Bee attracting plants

Dahlia and bee

It's good to have bees in the garden from two perspectives, yours and theirs. They pollinate many of the vegetables and fruits that we grow at home and if there is an abundance of bees then you will notice that productivity increases rapidly. 

Bees are under survival pressure from pesticides and habitat destruction together with declining biodiversity.  Home gardens can really make a solid contribution to bee health and survival.

You don't need a hive in your garden to play a part in bee survival as these tireless creatures can travel up to 5 kilometres to source suitable food. Home gardens have a very diverse range of plants and this is reflected in the flavour of the honey.  A local Perth based business is seeking to bring out these nuances by harvesting and selling Postcode Honey, literally honey sourced from individual postcode suburbs, what a great idea.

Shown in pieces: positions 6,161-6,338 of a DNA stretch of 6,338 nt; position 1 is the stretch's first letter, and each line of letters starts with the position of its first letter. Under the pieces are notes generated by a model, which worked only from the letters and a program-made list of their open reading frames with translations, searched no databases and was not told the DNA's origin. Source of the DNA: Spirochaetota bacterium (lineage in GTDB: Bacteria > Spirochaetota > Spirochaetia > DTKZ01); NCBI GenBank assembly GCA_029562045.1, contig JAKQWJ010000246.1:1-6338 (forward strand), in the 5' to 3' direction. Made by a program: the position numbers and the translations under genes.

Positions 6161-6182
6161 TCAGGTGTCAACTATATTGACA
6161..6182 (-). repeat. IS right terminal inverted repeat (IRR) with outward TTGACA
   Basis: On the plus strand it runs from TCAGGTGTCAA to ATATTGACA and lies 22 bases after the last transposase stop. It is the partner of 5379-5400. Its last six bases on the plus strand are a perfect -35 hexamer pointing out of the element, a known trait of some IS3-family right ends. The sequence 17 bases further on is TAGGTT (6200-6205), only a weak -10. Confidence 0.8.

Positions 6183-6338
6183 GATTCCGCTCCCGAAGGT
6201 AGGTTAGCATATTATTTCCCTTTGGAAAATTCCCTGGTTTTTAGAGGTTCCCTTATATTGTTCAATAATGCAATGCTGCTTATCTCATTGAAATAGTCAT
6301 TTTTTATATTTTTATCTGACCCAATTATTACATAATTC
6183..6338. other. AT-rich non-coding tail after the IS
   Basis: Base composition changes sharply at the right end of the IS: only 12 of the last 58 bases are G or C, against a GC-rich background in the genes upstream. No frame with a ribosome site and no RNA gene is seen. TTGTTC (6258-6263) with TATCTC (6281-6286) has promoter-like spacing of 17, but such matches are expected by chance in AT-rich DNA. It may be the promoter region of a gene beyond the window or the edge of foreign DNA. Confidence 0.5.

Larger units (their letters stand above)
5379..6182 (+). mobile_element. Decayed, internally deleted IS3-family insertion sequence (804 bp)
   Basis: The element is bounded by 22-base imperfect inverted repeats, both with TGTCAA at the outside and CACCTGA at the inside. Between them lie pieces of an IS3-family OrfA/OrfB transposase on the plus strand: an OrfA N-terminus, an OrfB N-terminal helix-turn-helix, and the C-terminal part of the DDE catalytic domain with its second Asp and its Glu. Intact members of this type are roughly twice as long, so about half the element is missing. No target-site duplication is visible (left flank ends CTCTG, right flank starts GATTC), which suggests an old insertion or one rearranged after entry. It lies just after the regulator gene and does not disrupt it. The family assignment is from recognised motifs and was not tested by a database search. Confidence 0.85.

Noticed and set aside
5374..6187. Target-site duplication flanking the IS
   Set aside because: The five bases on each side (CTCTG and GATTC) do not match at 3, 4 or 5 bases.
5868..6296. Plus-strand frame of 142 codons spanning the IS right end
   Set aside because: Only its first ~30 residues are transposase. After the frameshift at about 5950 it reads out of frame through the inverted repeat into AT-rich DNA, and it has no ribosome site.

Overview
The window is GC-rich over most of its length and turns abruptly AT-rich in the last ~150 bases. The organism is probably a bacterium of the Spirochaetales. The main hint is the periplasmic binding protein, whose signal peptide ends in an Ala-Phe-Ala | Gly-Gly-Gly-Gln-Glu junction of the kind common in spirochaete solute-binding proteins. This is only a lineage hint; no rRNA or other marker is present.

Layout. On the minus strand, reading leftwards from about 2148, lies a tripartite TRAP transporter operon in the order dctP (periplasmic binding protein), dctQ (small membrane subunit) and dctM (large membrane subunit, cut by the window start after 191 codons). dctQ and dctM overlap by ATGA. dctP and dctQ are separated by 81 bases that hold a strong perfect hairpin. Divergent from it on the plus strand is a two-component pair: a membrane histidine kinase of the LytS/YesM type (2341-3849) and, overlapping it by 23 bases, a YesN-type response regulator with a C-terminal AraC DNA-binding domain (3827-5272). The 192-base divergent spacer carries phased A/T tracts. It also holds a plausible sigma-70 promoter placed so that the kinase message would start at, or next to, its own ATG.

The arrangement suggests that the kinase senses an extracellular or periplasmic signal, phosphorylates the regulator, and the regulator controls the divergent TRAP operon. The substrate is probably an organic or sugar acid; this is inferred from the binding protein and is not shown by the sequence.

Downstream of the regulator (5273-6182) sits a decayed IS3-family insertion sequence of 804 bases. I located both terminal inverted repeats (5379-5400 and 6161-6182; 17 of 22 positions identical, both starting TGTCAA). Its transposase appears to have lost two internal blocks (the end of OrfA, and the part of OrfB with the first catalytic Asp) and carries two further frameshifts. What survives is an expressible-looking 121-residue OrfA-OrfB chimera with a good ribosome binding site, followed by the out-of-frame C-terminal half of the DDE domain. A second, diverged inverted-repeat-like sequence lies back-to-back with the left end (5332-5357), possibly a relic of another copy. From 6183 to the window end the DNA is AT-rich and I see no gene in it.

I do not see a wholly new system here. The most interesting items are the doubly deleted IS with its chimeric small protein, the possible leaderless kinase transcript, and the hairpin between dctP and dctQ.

There is a large number of plants that attract bees, meaning that you can with careful planning, provide nectar sources across the calendar. Here are a few to get you started.

Rose with bee

Herbs: Basil, borage, catmint, chives, comfrey, coriander, fennel, lavender, lemon balm, marjoram, mint, mustard, oregano, parsley, rocket, rosemary, sage, savoury and thyme.

Fruit: Apple, apricot, avocado, blackberry, black and red currants, blueberry, lemons, lime, mandarin, mango, passionfruit, persimmon, plum and strawberries

Vegies: Artichoke, capsicum, chilli, cucumbers, leeks and onions (if left to go to flower), pumpkins and squash.

Flowers: Alyssum, cornflower, cosmos, echinacea, echium, forget-me-not, foxglove, geranium, marigold, phacelia, portulaca, nasturtium, roses, sunflowers and zinnia.

Australian natives:Acacia, banksia, bracteantha, callistemon, dianella, eremophila, eucalypts, grevilleas, hakea, hardenbergia, hibbertia, leptospermum, melaleuca and xanthorrhoea (grass tree).

Others: Dahlia, dombeya (Natal wedding bush), gazania and phyla (lippia)

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